“Today’s presidential election in Syria is a disgrace,” State Department spokesperson Marie Harf said. “Assad has no more credibility today than he did yesterday.”
Voters turned out in government-controlled areas of Syria to vote in an election seen as certain to return long-standing leader Assad to office with a mandate to continue his battle against rebel forces.
At least 162 000 people have been killed in Syria since an uprising against Assad’s rule erupted in March 2011, triggering a savage crackdown.
More than half the population have fled their homes as extremist groups have flooded into Syria to take advantage of the power vacuum.
Washington blames the chaos on Assad’s rule and has demanded he give way to a transitional government.
“Elections should be an opportunity for the people of a free society to be consulted and to play an important role in choosing their leaders,” Harf said.
But Tuesday’s elections had “intentionally denied millions of Syrians the right to vote,” Harf said, adding the Syrian regime “continues to massacre the very electorate it purports to represent and protect”.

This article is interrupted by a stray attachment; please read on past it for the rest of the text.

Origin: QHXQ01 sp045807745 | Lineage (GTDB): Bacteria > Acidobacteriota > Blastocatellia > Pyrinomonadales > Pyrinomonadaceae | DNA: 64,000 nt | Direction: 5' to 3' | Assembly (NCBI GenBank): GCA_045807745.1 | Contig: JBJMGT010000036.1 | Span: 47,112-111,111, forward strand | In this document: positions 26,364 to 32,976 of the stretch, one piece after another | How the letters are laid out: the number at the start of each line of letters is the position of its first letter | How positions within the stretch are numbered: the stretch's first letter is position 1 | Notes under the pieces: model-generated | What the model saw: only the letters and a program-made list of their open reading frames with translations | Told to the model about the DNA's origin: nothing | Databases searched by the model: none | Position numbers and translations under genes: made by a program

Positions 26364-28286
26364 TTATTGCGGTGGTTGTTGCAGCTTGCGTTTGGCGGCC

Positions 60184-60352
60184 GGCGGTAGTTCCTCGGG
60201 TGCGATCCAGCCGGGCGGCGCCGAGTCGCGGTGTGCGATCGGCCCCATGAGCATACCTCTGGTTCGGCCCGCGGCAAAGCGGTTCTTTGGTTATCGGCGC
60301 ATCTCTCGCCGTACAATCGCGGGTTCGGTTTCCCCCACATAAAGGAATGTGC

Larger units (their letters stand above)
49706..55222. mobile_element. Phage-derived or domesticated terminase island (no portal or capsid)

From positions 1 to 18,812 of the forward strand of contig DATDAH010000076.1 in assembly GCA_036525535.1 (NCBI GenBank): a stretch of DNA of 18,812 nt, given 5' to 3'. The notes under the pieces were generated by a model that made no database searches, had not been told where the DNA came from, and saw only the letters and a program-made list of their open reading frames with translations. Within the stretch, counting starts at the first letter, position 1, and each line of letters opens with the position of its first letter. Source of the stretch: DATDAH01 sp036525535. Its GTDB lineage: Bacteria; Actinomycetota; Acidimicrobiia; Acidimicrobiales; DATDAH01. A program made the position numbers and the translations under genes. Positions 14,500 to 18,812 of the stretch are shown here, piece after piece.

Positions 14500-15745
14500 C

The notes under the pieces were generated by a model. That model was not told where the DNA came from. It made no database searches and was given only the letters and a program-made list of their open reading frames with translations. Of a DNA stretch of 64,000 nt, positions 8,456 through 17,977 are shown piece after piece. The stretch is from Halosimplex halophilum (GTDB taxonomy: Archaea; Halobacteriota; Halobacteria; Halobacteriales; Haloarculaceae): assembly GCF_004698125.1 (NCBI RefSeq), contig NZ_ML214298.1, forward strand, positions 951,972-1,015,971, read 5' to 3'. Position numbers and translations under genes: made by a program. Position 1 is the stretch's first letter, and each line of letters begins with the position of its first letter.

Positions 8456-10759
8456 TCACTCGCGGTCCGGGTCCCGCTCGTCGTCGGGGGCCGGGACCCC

‘There are no easy answers’
“Detached from reality and devoid of political participation, the Assad regime’s staged election today continues a 40-year family legacy of violent suppression that brutally crushes political dissent and fails to fulfil Syrians’ aspirations for peace and prosperity.”
But in a swipe at the US administration, former US ambassador to Syria, Robert Ford, told CNN he had retired from his post in May as “I was no longer in a position where I felt I could defend the American policy”.
“We have been unable to address either the root causes of the conflict in terms of the fighting on the ground and the balance on the ground, and we have a growing extremism threat,” said Ford, who worked for almost three years with the Syrian opposition.
“There really is nothing we can point to that’s been very successful in our policy except the removal of about 93% of some of Assad’s chemical materials. But now he’s using chlorine gas against his opponents.”
Asked about Ford’s comments, Harf said he was now a “private citizen… entitled to his own views”.
She agreed though that administration of President Barack Obama shared Ford’s “frustration” at a situation in which she said was “there are no easy answers”.
“When you have a brutal dictator who is willing and able to kill people, like he’s killed, with chlorine, potentially, with chemical weapons, with barrel bombs, it’s a really tough challenge,” Harf said.
“We have a lot of tools at our disposal that we’re using, but there is no solution that will happen overnight.”